I remember the moment exactly.  I was about 8 years old, standing in the kitchen of this rental house we lived in while my father was building a house for us.  My mother is at the sink and for some reason she tells me this story:  One day a man took his son to Prophet Muhammad for advice.  Apparently, the boy had a problem with overeating and could not control his intake of dates, the staple food of the desert people.  He wanted the Prophet to council his son against gluttony.  Muhammad tells the man to go away and come back the next day.  When they return the following day, Muhammad admonishes the boy and teaches him a lesson in moderation.  The grateful father is puzzled as to why this conversation could not have taken place the day before.  When he asks, Muhammad replies:  Yesterday, when you arrived, I had myself eaten a large amount of dates.  I could not, in good conscience, reprimand your son for doing something that I had done myself.

I come back to this story often.  It is my guide in my personal relationships as a friend, as a wife, a mother and a teacher.  My motto is:  You cannot ask anyone, especially children to do things that you, yourself are not willing to do.  Anything less, is hypocritical and children have a super sensitive antenna that detects hypocrisy and renders the accompanying talk completely ineffective.

When it comes to teaching, this mantra of "don't ask them to do what you won't do yourself" has become my guiding light.  I can't ask students to embrace reading as the most critical skill of their life, if I am not a critical reader myself.  I can't ask them to read widely and broadly, if I don't examine my own reading diet for variety.  I cannot possibly unleash the writer inside them, if I don't put pencil to the paper often enough to know that writing is the most complex mental task that we perform and it cannot be taught in a one-size-fit-all fashion and in isolation from reading and thinking.  How can I possibly ask my students to think mathematically or scientifically, if I don't engage in that kind of thinking? In short, I cannot be a teacher, if I am not a learner myself.  When we stand not in front of our class as someone who will impart knowledge, but instead next to our students as a fellow learner, we get closer to their ears and their hearts.  And maybe we will both learn better from each other.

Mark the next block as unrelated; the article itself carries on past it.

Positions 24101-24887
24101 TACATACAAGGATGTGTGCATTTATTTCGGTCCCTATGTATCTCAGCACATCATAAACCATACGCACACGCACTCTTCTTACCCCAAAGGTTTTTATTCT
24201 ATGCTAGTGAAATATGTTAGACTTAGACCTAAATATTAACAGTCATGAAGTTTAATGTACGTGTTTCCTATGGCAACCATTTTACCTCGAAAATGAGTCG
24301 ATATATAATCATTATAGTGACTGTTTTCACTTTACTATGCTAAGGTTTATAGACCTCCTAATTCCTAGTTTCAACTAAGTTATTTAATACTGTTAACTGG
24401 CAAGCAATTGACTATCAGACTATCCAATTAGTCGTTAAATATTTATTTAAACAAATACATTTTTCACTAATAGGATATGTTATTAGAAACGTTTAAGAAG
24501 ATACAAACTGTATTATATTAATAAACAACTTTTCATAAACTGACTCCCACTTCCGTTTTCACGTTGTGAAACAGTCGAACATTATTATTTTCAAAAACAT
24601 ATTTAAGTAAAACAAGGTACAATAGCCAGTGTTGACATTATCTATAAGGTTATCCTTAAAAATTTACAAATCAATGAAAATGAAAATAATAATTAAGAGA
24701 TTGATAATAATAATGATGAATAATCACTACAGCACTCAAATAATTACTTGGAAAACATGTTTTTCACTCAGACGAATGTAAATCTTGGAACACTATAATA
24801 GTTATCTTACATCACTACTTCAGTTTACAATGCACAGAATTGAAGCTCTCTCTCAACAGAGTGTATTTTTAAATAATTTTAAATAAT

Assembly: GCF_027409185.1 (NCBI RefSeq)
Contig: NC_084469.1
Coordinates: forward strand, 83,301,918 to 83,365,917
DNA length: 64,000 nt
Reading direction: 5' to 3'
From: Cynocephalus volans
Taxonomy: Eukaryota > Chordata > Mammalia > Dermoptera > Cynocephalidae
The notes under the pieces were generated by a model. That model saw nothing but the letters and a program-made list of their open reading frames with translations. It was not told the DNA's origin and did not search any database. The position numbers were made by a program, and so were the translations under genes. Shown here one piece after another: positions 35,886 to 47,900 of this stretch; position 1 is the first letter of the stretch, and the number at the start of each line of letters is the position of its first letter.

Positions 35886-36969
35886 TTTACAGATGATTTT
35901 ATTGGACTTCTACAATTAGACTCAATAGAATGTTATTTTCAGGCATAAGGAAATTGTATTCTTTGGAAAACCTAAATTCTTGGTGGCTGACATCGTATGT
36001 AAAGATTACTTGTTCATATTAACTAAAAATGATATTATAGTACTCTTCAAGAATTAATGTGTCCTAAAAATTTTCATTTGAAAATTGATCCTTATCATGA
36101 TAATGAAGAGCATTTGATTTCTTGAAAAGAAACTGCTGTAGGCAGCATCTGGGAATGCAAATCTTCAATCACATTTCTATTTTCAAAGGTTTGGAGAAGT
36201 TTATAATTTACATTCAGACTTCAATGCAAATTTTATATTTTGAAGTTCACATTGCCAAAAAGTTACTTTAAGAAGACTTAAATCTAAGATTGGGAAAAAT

Thursday, June 28, 2012

Seeing With Magic Eyes

When my kids were younger and we scoured the shelves of our public library for new and interesting books more often, we came across a series called Magic Eyes.  Each page was a picture that looked like a colorful and abstract tessellation.  But if you trained your eyes to focus just right, a three dimensional image would "magically" pop out.  My mother was the best at it.  She would hold the book in front of her and cry "Wow!"  and "Wooh!", which would drive my daughter crazy because she couldn't see the hidden pictures.  I had to work at it, but when I figured out how to look in order to see the magic, it became easy to spot the hidden picture every time.

When I read Katherine Bomer's book Hidden Gems, I realized that seeing the brilliance in student writing also required "magic eyes".  First you have to believe that there is something there worth seeing.  You have to look at every piece of writing believing that there is a gem, a strength in there somewhere.  Then you have to train your eyes to look differently.  One trick I use to look at the Magic Eye books is I try to cross my eyes, which at first blurs everything and then suddenly I see the three dimensional image.  I have trained my eyes to look beyond the handwriting, the spelling, the lack of conventions in student writing.  That has helped me discover some fantastic writers in classrooms.

Be The One . . .

Last night my mother shared with me that her only regret in life is not having gotten a college degree.  Back in 1960 Iran, she had won a spot in the very competitive higher education system's lottery and was studying social work when she met my father and married.  No one, not even my progressively minded father, questioned her choice to leave her studies for a life dedicated to her husband and children.  No one pointed out to her that she could finish her studies and then start her family, or that she could finish her studies, stay home with her children when they were young and then pursue a career, as I have done.